Supporters of a proposed voter ID amendment in Nevada turn in thousands of signatures for review

RENO, Nev. (AP) — Supporters of a proposed constitutional amendment that would require voters to show photo identification at the polls have turned in signatures as part of an effort to get the proposal on the 2024 ballot.

The Repair the Vote political action committee submitted about 179,000 signatures to state and county election officials for review, the organization said Monday. Just over 100,000 signatures need to be valid for the measure to be eligible for the ballot.

The measure would then have to be approved by voters in November and again in 2026 to amend the Nevada Constitution.

Along with the photo identification requirement, the initiative also calls for an extra layer of verification for mail ballots, such as the last four digits of a driver’s license or Social Security number.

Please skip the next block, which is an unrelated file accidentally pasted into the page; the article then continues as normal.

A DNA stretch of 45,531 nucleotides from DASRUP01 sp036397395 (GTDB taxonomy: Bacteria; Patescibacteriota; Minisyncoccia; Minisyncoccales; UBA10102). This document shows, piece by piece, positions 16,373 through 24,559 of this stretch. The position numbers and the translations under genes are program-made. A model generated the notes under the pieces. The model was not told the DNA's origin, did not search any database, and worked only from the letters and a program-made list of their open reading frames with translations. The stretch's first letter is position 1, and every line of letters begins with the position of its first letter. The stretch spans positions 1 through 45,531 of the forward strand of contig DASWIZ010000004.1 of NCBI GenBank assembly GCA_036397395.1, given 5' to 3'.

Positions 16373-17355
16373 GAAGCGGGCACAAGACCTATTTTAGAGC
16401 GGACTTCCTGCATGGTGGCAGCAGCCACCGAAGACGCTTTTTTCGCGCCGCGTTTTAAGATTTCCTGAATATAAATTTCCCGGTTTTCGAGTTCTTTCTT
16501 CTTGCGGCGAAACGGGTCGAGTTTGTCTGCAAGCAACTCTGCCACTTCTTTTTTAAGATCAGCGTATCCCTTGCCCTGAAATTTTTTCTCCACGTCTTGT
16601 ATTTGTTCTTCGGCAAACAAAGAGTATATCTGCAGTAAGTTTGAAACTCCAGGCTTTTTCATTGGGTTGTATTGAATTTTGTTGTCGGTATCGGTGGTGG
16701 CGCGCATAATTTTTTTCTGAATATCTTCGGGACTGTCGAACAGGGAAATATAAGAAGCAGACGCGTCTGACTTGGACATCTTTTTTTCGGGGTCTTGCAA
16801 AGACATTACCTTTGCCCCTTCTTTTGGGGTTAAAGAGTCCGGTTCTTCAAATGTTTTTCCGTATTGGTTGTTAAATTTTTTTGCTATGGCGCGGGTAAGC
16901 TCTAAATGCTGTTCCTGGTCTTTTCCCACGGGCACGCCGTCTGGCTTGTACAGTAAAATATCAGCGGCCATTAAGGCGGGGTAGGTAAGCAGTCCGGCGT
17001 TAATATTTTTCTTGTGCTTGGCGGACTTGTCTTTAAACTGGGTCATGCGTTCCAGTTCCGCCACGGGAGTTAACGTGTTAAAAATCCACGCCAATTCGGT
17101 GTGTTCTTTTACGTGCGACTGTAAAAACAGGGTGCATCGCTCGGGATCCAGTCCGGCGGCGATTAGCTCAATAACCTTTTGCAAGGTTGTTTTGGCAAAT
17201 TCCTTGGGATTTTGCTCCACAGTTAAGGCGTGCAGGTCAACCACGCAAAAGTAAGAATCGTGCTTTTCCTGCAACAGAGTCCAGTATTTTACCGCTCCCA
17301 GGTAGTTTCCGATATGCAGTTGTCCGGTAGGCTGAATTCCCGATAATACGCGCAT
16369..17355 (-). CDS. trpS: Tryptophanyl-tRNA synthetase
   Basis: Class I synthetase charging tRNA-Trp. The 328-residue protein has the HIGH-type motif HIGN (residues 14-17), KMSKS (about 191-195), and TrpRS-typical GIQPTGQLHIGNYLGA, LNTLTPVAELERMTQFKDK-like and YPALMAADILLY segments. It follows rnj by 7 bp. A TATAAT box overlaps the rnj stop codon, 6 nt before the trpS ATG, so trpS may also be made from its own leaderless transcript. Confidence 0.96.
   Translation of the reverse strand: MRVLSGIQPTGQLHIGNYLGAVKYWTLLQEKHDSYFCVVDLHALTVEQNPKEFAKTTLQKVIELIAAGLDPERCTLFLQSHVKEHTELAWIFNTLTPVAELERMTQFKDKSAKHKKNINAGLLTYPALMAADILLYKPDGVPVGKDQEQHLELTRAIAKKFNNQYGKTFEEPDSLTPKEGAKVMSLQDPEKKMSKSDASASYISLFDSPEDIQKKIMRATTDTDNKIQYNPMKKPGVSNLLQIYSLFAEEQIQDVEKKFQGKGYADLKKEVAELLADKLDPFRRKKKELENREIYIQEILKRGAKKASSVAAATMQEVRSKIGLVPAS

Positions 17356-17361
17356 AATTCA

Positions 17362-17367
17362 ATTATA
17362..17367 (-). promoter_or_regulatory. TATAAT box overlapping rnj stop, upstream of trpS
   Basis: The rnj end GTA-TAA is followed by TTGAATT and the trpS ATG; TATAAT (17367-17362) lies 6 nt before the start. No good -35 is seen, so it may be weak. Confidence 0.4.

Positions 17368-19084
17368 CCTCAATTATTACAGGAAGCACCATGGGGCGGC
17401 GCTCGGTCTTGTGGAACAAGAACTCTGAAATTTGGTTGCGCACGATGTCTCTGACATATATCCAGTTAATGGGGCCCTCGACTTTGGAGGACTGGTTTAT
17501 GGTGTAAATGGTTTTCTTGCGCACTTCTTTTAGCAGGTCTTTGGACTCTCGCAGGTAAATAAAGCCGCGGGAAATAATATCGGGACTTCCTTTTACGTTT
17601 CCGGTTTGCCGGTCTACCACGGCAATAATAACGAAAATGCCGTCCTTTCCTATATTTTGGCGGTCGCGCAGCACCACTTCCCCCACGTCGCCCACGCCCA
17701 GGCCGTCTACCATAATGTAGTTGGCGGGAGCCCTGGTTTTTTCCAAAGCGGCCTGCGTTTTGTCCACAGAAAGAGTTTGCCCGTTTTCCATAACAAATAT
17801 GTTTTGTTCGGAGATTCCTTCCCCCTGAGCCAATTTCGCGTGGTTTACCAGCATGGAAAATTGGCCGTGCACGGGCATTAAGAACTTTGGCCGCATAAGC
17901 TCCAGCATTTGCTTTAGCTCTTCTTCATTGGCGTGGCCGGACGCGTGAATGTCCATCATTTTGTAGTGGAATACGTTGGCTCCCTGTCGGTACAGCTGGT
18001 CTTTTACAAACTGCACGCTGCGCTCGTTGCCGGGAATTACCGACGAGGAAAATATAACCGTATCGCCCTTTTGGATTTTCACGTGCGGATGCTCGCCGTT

“By requiring voter identification, we aim to strengthen the integrity of our elections and ensure that every vote counts,” said David Gibbs, the chairman of the PAC in a statement.

Voter ID has been a contentious issue in the Western swing state, particularly in its split-party government. Republican Gov. Joe Lombardo outlined it as one of his main priorities last year, but Democrats who control the state Legislature refused to give the issue a hearing.

The Nevada Supreme Court last month ruled unanimously that signatures could be gathered for the ballot initiative. The ruling was in response to a lawsuit filed in December by a member of the progressive immigrant advocacy group Make the Road Nevada that sought to block the initiative. The high court said the proposal would not amount to an unfunded mandate and was descriptive enough to inform voters of its effect.

Gabe Stern, The Associated Press